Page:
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Some further theoretical and empirical implications regarding the relationship between earnings, dividends and stock prices

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  • Chiang, Raymond
  • Davidson, Ian
  • Okunev, John

Abstract

In this paper earnings, dividends and stock prices are modelled within a plausible economic framework. The first stage in the analysis involves characterisation of the dynamic behaviour of earnings, for which evidence was found for mean reverting behaviour in the long term, and weaker evidence for mean reversion in the short term. The relationship between dividends and earnings is then examined using a modified form of the Lintner model, the empirical results suggesting that the modified formulation performs as effectively as the original Lintner approach. Based upon the assumption that the share price represents the discounted value of future expected dividends, and that dividends are generated by the modified Lintner model, we then go on to develop the functional form of the corresponding share price relationship. As a consequence of using a generalised model for earnings we are able to examine theoretically, through suitable choice of parameter values, the effect of different earnings processes on share price behaviour. The empirical results imply that changes in earnings per share are important in explaining returns.
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Suggested Citation

  • Chiang, Raymond & Davidson, Ian & Okunev, John, 1997. "Some further theoretical and empirical implications regarding the relationship between earnings, dividends and stock prices," Journal of Banking & Finance, Elsevier, vol. 21(1), pages 17-35, January.
  • Handle: RePEc:eee:jbfina:v:21:y:1997:i:1:p:17-35
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    Cited by:

    1. Margaret Bray & Giovanni Marseguerra, 2002. "Divdends and Equity Prices: The Variance Trade Off," FMG Discussion Papers dp413, Financial Markets Group.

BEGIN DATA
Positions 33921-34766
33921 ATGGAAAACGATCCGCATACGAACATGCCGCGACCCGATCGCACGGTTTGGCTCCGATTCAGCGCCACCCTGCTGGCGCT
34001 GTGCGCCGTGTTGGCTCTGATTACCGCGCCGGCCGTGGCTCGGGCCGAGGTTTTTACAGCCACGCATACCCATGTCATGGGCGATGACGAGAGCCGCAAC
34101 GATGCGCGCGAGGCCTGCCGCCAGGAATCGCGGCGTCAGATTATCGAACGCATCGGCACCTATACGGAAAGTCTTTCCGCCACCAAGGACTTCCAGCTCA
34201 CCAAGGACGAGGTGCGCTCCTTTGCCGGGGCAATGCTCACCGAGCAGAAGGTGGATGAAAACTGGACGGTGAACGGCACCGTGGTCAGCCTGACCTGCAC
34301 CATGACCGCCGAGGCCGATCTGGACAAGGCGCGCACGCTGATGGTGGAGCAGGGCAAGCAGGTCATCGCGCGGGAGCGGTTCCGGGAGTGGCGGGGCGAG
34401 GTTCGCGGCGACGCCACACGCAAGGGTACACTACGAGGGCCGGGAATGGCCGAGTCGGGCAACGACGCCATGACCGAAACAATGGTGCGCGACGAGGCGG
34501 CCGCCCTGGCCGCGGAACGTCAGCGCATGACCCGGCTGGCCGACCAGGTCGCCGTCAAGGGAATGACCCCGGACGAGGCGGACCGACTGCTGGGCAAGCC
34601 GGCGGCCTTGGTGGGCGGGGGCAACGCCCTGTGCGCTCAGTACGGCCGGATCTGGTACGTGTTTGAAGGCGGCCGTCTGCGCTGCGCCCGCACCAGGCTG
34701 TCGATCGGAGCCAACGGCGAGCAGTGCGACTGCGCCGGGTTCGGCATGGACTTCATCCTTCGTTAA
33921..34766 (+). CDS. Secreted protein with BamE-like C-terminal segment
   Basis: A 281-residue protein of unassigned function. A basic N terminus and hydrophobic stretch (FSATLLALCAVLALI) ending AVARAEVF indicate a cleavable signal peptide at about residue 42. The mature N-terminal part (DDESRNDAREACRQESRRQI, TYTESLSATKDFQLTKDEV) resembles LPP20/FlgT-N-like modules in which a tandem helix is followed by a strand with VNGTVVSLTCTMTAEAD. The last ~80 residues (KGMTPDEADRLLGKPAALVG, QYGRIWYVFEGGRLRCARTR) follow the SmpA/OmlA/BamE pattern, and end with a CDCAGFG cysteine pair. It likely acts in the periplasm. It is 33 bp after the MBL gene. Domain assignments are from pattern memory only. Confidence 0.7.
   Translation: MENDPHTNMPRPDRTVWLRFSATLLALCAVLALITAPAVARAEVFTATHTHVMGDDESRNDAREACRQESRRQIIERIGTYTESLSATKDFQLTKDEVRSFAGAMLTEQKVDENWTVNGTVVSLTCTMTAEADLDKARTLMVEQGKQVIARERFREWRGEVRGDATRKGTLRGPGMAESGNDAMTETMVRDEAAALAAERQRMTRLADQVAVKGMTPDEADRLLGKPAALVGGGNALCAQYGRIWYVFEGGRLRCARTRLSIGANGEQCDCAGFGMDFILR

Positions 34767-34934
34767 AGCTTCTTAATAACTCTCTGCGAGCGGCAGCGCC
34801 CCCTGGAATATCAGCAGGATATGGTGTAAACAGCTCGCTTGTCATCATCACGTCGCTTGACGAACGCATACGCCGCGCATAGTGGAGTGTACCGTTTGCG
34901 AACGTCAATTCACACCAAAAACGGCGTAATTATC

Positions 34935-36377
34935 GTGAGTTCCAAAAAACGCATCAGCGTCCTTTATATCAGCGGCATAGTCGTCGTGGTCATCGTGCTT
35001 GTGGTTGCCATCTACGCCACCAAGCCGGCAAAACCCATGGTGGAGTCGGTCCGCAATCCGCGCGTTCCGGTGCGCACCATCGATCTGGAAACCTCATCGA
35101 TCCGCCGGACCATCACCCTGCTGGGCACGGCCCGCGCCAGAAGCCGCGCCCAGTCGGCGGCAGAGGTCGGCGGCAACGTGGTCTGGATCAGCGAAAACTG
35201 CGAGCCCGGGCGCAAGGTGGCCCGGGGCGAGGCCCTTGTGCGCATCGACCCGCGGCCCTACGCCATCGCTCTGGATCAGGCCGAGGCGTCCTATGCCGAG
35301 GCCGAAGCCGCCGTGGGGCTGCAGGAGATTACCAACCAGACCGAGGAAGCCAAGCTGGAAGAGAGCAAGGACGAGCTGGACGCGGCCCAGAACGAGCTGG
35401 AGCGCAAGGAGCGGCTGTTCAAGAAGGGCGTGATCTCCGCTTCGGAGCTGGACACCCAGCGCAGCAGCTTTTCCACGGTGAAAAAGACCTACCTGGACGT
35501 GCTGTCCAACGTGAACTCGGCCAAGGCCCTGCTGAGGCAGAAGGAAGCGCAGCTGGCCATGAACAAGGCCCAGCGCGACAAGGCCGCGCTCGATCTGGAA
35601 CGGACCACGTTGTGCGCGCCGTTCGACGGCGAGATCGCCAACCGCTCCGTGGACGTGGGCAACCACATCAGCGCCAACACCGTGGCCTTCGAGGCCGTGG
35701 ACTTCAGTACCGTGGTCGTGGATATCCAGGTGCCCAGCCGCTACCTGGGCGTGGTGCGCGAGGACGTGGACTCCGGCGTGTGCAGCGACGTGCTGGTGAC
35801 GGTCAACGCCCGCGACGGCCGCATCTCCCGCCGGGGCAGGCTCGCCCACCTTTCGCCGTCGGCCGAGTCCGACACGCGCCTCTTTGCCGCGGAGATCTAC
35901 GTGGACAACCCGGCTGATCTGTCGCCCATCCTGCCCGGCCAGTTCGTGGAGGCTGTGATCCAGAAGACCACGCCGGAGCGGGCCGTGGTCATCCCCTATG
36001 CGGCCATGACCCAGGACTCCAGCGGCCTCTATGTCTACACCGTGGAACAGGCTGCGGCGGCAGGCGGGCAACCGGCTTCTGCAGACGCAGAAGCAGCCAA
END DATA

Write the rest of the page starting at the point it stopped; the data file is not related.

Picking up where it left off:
2. Knapp, Morris & Gart, Alan & Chaudhry, Mukesh, 2006. "The impact of mean reversion of bank profitability on post-merger performance in the banking industry," Journal of Banking & Finance, Elsevier, vol. 30(12), pages 3503-3517, December.
    3. Gallagher, Liam A & Taylor, Mark P, 2001. "Risky Arbitrage, Limits of Arbitrage, and Nonlinear Adjustment in the Dividend-Price Ratio," Economic Inquiry, Western Economic Association International, vol. 39(4), pages 524-536, October.
    4. Carl Chiarella & Shenhuai Gao, 2002. "Modelling the Value of the S&P 500 - A System Dynamics Perspective," Working Paper Series 115, Finance Discipline Group, UTS Business School, University of Technology, Sydney.
    5. Dennis R. Capozza & Patric H. Hendershott & Charlotte Mack & Christopher J. Mayer, 2002. "Determinants of Real House Price Dynamics," NBER Working Papers 9262, National Bureau of Economic Research, Inc.
    6. Dennis R. Capozza & Patric H. Hendershott & Charlotte Mack, 2004. "An Anatomy of Price Dynamics in Illiquid Markets: Analysis and Evidence from Local Housing Markets," Real Estate Economics, American Real Estate and Urban Economics Association, vol. 32(1), pages 1-32, March.
    7. Ian Davidson & Chris Mallin, 1998. "The influence of earnings per share on capital issues: some evidence from UK companies," The European Journal of Finance, Taylor & Francis Journals, vol. 4(3), pages 305-309.
    8. Steven Li, 2002. "A valuation model for firms with stochastic earnings," School of Economics and Finance Discussion Papers and Working Papers Series 122, School of Economics and Finance, Queensland University of Technology.
    9. Mark Kamstra, 2001. "Rational exuberance: The fundamentals of pricing firms, from blue chip to “dot com”," FRB Atlanta Working Paper 2001-21, Federal Reserve Bank of Atlanta.
    10. Mark Kamstra, 2003. "Pricing firms on the basis of fundamentals," Economic Review, Federal Reserve Bank of Atlanta, issue Q1, pages 49-70.
    11. Liow, Kim Hiang, 2003. "Property Company Stock Price and Net Asset Value: A Mean Reversion Perspective," The Journal of Real Estate Finance and Economics, Springer, vol. 27(2), pages 235-255, September.
    12. Steven Li, 2003. "A valuation model for firms with stochastic earnings," Applied Mathematical Finance, Taylor & Francis Journals, vol. 10(3), pages 229-243.
    13. Simon Gervais, 2001. "The High-Volume Return Premium," Journal of Finance, American Finance Association, vol. 56(3), pages 877-919, June.
    14. Chiarella, Carl & Gao, Shenhuai, 2004. "The value of the S&P 500--A macro view of the stock market adjustment process," Global Finance Journal, Elsevier, vol. 15(2), pages 171-196, August.
    15. Jirasakuldech, Benjamas & Emekter, Riza & Rao, Ramesh P., 2008. "Do Thai stock prices deviate from fundamental values?," Pacific-Basin Finance Journal, Elsevier, vol. 16(3), pages 298-315, June.
    16. G. Lim, 2005. "Bounded dividends, earnings and fundamental stock values," Empirical Economics, Springer, vol. 30(2), pages 411-426, September.
    17. Lim, Terence & Lo, Andrew W. & Merton, Robert C. & Scholes, Myron S., 2006. "The Derivatives Sourcebook," Foundations and Trends(R) in Finance, now publishers, vol. 1(5–6), pages 365-572, April.

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